So the CX-5 has a lot of safety equipment and technology, but what’s it like to drive? Pretty good actually. The aforementioned torque figure means it’s no slouch up motorway on-ramps, and it gives a nice push when accelerating out of corners. The transmission shifts so smoothly that most of the time you barely notice it. The electric power steering is light at low speeds, but feels pleasantly weighted on faster roads. The suspension is quite firm, and you occasionally feel ruts or pot holes a little more than you might expect, but this is balanced by minimal body roll for a large, high car. This is probably more down to the 19” wheels fitted on the Limited than the suspension itself, which 99% of the time just quietly and smoothly does what it should.

In fact that sort of sums up the way the CX-5 feels to drive. Everything does its job well, to the extent that you hardly notice it. It’s easy to drive, easy to live with and everything just works.


What it’s up against

Brand / Model Engine Power Drivetrain Fuel L/100km Price Highest to Lowest
Ford Territory TX 2.7l 6 cylinder turbodiesel 140kW/440Nm 6 speed sports auto 8.8 $59,990
Hyundai IX35 Elite Limited 2.0l 4 cylinder turbodiesel 135kW/392Nm 6 speed sports auto 7.2 $58,990
Holden Captiva LTZ 2.2l 4 cylinder turbodiesel 135kW/400Nm 6 speed sports auto 8.1 $56,990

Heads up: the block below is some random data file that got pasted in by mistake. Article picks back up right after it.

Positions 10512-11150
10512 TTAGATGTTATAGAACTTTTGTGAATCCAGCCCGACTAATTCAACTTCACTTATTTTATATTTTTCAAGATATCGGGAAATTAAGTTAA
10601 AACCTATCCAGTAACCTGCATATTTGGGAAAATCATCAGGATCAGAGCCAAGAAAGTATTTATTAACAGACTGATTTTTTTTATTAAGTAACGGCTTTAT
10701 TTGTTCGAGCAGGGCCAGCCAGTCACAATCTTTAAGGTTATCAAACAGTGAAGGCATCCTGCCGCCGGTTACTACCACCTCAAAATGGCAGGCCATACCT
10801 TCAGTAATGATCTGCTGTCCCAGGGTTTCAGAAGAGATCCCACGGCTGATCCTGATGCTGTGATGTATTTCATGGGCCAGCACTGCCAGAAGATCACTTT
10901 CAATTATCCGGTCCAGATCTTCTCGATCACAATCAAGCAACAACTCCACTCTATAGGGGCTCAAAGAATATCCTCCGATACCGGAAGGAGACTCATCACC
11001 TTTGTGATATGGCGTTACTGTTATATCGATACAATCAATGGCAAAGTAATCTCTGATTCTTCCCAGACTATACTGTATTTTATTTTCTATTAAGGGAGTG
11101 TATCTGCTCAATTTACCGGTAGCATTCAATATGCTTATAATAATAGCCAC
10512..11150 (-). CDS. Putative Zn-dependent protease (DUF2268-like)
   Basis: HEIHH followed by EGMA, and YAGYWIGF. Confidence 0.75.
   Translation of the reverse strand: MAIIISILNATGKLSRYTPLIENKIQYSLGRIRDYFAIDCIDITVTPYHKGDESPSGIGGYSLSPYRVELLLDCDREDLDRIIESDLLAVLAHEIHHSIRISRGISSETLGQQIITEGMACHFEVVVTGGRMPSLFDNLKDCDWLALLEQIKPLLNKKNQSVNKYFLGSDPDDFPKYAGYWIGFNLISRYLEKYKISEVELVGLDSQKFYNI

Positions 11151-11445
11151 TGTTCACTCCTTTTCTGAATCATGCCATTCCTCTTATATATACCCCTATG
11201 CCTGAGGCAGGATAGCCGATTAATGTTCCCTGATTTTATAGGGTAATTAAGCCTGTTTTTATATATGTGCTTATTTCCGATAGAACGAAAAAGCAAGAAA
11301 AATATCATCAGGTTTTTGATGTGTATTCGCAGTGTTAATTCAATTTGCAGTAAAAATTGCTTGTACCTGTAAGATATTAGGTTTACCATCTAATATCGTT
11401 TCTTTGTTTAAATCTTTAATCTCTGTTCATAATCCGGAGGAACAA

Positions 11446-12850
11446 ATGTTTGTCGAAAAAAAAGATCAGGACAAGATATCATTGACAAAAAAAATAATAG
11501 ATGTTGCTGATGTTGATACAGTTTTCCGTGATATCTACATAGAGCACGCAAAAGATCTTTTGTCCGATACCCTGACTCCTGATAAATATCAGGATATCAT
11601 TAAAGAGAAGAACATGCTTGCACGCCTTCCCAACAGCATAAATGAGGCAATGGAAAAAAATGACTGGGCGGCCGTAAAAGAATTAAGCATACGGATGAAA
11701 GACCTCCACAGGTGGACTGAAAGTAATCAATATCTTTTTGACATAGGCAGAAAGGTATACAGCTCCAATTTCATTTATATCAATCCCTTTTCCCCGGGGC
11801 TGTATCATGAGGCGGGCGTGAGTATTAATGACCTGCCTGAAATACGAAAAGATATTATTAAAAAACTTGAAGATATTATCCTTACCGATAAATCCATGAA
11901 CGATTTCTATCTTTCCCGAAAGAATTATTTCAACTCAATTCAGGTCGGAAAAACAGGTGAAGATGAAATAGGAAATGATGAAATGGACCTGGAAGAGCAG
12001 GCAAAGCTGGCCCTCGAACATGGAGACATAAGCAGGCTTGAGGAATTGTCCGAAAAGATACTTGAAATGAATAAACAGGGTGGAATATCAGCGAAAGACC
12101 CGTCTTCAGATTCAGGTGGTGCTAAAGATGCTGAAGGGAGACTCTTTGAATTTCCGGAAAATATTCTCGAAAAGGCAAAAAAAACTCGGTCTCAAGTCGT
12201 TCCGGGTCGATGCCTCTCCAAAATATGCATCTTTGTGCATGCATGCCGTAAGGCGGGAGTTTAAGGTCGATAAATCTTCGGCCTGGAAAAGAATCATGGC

Mitsubishi Outlander VR-X 2.2l 4 cylinder turbodiesel 112kW/366Nm 6 speed auto 6.2 $56,990
Mazda CX-5 Limited 2.2l 4 cylinder turbodiesel 129kW/420Nm 6 speed auto 5.7 $56,795
Subaru Forester Premium 2.0l 4 cylinder turbo petrol 177kW/350Nm 4 speed CVT 8.5 $54,990
Ssangyong Rexton SPR 360 2.0l 4 cylinder turbodiesel 114kW/360Nm 5 speed sports auto 7.3 $54,990
Kia Sportage GT Line 2.0l 4 cylinder turbodiesel 136kW/400Nm 6 speed sports auto 6.8 $54,990
Toyota RAV4 GXL 2.2l 4 cylinder turbodiesel 110kW/340Nm 6 speed sports auto 6.6 $51,990


The good and the bad.

Pros Cons
  • Torquey engine
  • Impressive tech and safety features
  • Quality interior
  • Plenty of space
  • Boot lid height would be a hazard for taller people


What do we think?

The CX-5 is loaded with technology and safety equipment, but it’s all simple to operate and nothing is intrusive. It’s smart looking, has loads of space inside, and comes with a five year unlimited km warranty. It’s one of those cars which is competent at pretty much everything your family can throw at it and I think it’s excellent value.